Scoop Election 08: edited by Gordon Campbell

The Helen Clark appointment

March 27th, 2009


While Helen Clark’s appointment to a four year term as administrator of the United Nations Development Plan is a major personal achievement, let’s not lose our heads about this. Her predecessor, Kemal Dervis was the former finance minister of Turkey and is a household name only in his own household. Quick quiz – how many former chiefs of the UNDP can you name? William Draper, Mark Malloch Brown, Bradford Morse… the hits keep on coming. Arguably, the most illustrious former holder of the post was Paul Hoffman, one of the architects of the Marshall Plan in the late 1940s.

Development is a difficult task at the best of times, and as Victoria University’s Andrew Ladley pointed out on RNZ this morning, UNDP is a huge bureaucracy with ambitious goals, spread thinly over more than 100 countries. Ironically, some of those so called Millennium Development Goals – to halve poverty by 2015, partly by getting developed countries like New Zealand to donate .7% of their GNP in foreign aid – will put Clark on a collision course with the Key government.

Foreign Minister McCully for instance has explicitly ridiculed the very idea of using foreign aid to alleviate poverty, and likened the process to flying around in a helicopter and throwing money out the window. Presumably, this is not what he thinks Helen Clark’s new job will entail. In this year’s Budget, there will be little room to increase New Zealand’s foreign aid contribution, currently limping along at around .35% of GNP. However, given the way the New Zealand economy has contracted during the past twelve months, much the same amount of money – or less – could keep the ratio looking much the same, or even better.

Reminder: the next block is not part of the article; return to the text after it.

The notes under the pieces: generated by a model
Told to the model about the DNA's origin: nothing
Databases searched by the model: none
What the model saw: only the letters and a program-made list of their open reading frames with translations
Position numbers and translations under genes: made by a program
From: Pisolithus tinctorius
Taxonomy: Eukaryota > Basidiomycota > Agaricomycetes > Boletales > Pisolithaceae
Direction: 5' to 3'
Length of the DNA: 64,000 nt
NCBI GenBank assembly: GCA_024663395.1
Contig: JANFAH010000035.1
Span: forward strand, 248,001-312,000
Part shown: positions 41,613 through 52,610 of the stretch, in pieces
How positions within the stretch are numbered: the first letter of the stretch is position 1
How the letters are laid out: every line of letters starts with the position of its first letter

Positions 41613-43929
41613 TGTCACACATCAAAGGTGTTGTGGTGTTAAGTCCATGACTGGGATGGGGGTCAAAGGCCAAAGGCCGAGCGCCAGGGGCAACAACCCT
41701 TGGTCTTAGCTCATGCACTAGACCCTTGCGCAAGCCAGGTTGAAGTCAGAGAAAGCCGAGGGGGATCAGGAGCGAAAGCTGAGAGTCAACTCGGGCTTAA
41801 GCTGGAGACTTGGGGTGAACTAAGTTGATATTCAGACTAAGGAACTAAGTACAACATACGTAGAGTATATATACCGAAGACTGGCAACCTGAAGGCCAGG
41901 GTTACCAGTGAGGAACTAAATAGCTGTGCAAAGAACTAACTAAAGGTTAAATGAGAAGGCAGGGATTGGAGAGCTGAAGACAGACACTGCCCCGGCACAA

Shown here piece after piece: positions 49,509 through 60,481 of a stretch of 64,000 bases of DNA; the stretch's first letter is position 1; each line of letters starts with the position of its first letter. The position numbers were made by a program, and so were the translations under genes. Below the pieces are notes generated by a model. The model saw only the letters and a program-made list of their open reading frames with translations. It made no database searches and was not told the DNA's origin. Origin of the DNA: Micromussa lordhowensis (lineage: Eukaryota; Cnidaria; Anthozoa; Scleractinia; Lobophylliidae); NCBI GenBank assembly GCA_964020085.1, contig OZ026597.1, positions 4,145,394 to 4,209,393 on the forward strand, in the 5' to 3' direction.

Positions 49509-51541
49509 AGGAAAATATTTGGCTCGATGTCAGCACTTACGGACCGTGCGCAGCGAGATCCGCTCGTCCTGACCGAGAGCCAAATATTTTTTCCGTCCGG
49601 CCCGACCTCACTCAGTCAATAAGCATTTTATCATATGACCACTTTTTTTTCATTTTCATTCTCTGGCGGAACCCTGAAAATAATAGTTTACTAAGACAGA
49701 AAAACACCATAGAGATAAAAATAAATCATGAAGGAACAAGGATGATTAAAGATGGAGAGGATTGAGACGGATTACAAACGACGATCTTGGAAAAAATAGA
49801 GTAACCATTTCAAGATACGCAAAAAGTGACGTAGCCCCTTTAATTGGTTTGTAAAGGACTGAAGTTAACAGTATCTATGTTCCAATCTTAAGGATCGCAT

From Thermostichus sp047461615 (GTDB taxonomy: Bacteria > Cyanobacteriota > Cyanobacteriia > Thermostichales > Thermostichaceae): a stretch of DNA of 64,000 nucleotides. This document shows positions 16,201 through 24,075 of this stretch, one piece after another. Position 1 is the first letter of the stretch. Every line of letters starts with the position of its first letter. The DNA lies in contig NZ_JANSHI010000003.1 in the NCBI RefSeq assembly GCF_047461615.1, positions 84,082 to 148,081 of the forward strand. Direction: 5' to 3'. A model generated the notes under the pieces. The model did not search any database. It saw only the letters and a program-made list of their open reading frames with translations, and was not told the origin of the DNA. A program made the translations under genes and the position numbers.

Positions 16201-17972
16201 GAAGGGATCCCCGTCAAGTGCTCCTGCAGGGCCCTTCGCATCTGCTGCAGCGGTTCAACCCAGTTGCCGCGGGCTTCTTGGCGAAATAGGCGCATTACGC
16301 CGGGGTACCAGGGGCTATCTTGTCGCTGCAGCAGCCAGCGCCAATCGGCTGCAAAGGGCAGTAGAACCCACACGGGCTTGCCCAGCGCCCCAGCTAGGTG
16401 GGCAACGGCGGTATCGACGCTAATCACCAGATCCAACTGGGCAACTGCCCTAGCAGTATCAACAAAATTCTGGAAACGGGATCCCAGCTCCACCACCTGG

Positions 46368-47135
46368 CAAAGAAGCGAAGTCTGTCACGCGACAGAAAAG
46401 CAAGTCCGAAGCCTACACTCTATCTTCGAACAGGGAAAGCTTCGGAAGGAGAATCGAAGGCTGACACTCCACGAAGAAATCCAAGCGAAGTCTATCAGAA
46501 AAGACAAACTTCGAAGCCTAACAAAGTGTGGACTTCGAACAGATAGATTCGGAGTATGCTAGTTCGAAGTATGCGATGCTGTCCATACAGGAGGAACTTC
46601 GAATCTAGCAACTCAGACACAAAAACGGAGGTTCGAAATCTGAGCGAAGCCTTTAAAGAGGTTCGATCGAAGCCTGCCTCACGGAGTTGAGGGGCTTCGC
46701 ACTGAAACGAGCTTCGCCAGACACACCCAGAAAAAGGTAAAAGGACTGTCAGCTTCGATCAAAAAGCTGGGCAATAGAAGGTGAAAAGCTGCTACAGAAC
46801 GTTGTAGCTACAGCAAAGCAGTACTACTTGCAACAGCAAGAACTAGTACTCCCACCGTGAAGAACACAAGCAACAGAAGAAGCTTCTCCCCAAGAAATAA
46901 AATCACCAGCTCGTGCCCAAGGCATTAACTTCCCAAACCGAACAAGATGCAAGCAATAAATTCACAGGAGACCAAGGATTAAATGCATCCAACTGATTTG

The Key government – by re-directing our foreign aid into serving our own economic and diplomatic interests in the Pacific – is at odds with the UN, and the International Monetary Fund. In recent weeks both the UN’s Ban Ki-Moon and the IMF have called on developed countries to take action to alleviate the effects of the global recession on poor and vulnerable countries. Instead, New Zealand plans on using its foreign aid as corporate welfare – to subsidise Air New Zealand services in the Pacific, for instance.

In her new job, Clark will have more pressing priorities than New Zealand – but it means that she can hardly cite her home country as a shining beacon for others to emulate, and any applause from the Key government for her appointment has to ring hollow, given the direction in which aid policy is currently being steered. The upside is that having Clark in this top UN job is more likely to shine the local media spotlight on the decisions that New Zealand makes about foreign aid, and about our UN Convention commitments.

One of the factors that made Clark’s appointment possible has been the direction of foreign policy during her administration. There were other, excellent reasons for New Zealand not being involved in the war in Iraq – but Clark’s appointment to her new UN job would have been unthinkable if New Zealand had signed on as part of the so called ‘coalition of the willing.” It’s a fair bet that no Australians made the shortlist.

In that sense, Clark’s appointment neatly crystallises why it is important for New Zealand to play a neutral, ‘Scandinavian’ role in military and diplomatic affairs, rather than be an obedient and predictable member of the Washington-London-Canberra club. If, as the National Party was urging us to do, we had signed on whole heartedly with George Bush, Tony Blair and John Howard in their post 9/11 adventures, New Zealand’s standing with the majority of the world’s nation’s would have been far lower, and Clark would have not stood a chance of being endorsed by the General Assembly. In essence, militant membership of the old colonial club does damage to our international standing.